Salamanca is one of those places in Dublin that have been here for many years and you sometimes forget because new trendy eateries catch all the attention. I'm yet to find amazing tapas in the Irish capital but Salamanca is probably one of the best places in Dublin for Spanish food. The food was simple but good and the gentleman who served us was warm and friendly. We managed to feel transported to Spain during the time of our dinner without spending too much money, which meant the evening was a success.
1 St Andrew's Street
1 St Andrew's Street
Monday, 21 July 2014
Bonjour from France!
No restaurant review this week, désolée. I've decided to publish my first vlog (video blog). It's short and sweet and features my French home, snail eating, mushroom picking and two farmers markets.
You might want to come with me next time!
PS: I miss Mr. FFID who stayed in Ireland though, poor chéri!
Monday, 14 July 2014
Today is Bastille Day or Le 14 juillet, the French national day that commemorates the storming of the Bastille prison.
You can't miss Place de la Bastille in Paris, there is a huge column in the middle called 'July Column' and this monument commemorates the 1830 revolution (we did have more than one revolution).
Anyway, I'm not going to talk about history here, but rather about one of my favourite markets in Paris: Bastille Market. It's on every Thursday from 7am to 2.30pm and every Sunday from 7am to 3pm.
I highly recommend a visit if you want to have a sense of what a Parisian food market is. There is a variety of stalls, not only fruits and veg but pretty much anything you'd like to eat.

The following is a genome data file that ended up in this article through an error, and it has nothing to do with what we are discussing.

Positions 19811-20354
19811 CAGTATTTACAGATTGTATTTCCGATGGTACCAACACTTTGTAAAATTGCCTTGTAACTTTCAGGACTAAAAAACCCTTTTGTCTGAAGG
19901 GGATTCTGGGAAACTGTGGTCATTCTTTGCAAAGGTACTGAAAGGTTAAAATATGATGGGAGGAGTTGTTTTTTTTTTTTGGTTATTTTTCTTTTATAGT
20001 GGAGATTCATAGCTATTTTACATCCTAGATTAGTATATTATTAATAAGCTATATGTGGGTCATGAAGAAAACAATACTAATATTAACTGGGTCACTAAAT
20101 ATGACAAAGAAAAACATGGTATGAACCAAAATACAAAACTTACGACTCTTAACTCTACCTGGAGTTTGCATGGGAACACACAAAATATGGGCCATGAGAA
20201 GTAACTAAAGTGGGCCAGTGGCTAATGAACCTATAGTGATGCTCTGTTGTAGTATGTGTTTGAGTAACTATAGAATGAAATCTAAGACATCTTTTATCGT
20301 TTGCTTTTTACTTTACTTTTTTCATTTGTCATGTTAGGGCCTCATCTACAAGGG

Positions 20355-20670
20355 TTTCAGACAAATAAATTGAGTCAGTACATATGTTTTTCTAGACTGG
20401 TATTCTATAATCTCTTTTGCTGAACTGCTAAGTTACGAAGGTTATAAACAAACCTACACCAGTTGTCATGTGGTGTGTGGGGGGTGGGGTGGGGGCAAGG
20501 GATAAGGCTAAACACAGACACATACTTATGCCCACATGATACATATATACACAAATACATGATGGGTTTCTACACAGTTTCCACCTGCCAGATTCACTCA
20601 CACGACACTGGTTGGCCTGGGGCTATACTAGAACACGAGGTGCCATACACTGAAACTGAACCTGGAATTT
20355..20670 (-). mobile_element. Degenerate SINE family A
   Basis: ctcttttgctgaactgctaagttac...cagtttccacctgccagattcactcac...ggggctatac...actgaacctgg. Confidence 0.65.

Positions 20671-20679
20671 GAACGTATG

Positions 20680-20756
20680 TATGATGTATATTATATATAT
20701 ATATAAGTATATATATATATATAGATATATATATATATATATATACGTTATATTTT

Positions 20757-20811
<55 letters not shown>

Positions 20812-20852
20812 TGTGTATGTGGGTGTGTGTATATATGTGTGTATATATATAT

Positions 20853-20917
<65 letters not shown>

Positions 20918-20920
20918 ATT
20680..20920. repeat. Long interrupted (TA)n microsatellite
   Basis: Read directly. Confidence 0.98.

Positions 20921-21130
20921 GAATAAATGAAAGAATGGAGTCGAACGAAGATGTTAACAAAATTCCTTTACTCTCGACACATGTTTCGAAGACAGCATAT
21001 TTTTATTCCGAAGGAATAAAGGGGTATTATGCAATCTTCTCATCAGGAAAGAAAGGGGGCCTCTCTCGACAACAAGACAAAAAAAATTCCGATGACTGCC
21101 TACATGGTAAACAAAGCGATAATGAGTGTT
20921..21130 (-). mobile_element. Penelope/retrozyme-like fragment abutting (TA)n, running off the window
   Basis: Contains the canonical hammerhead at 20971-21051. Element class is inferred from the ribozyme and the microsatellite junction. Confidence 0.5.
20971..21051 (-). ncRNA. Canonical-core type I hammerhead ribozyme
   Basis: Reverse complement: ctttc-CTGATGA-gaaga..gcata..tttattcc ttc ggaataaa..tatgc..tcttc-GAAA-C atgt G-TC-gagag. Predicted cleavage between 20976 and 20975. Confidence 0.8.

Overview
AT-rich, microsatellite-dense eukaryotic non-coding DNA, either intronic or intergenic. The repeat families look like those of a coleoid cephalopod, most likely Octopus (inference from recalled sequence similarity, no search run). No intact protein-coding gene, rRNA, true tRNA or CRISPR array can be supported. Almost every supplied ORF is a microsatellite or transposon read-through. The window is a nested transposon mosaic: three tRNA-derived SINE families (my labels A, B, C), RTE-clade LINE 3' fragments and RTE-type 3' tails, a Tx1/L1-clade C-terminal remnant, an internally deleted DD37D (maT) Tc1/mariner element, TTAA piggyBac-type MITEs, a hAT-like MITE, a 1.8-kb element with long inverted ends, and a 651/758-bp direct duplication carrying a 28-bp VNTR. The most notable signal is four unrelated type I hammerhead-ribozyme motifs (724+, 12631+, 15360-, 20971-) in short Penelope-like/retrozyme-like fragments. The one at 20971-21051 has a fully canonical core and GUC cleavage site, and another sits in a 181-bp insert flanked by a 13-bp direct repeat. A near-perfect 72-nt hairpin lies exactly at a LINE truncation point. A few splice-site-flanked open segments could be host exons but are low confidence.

From cheese to roasted chickens, from olives to crêpes made right in front of you...
Don't be shy, people are proud of their products, try talking to them. The man who sells saucissons (French cured sausages) is lovely, he has so many different flavours and speaks a little English.
If you love food, you'll probably enjoy this market very much.
If you're getting tired of the food, they also have flowers, clothes and souvenirs if I remember correctly.
Isn't it lovely? Now this is one to add to your list on your next trip to Paris, you're welcome!
Place de la Bastille
Friday, 11 July 2014
Do you like chicken? Well if you do then you’ll love Crackbird, as chicken is kind of the star on their menu.
I’ll be honest with you I’ve only been to Crackbird twice. The first time I was a little drunk and the second time I was more than a little hungover (please don’t judge me too hastily).
Crackbird isn’t new, it’s one of Jo Macken’s restaurants, he also owns Skinflint, Jo’Burger and Bear.
Crackbird is located on Dame Street and it’s quite spacious and bright if you visit during the day. At night it’s quite dark and the music is loud.
The menu is short enough, you can order little dips and nibbles that cost from €4.25 to €5.75 such as the deviled egg dip. Then of course you have chicken (buttermilk, soy garlic, chicken brochettes…) with prices ranging from €4.95 to €19.95. They also make salads and have sandwiches for lunch as well as a few sides, along with many different sauces.
I recently met with a friend for lunch, I had a few drinks the night before so it sounded like exactly the food I needed.
I wanted something not to pricy so I went for the chili chicken crunches (€4.95), the croquettes (€3.95) with their burnt lemon and whipped feta sauce (€2).
It did the job, the chicken was nice and crisp but what I like is their sauce, which was lovely to dip the croquettes in.
I was very thirsty and had a huge jar of their lime ginger spritzer (€3.95), it was refreshing and the portion size was massive.
My friend had the same thing, the chilli chicken crunches but with the chipotle baked beans.
The beans were very good, nicely spicy.
I suppose people who don’t want to go to KFC or Nando’s go to Crackbird when they crave deep-fried chicken. Deep-fried chicken for hipsters perhaps. It’s funky, modern and the staff act a bit like they’re too cool for school. The setting is trendy but you wouldn’t stay too long, great if you’re on a night out in the area but I still prefer Skinflint.
60 Dame Street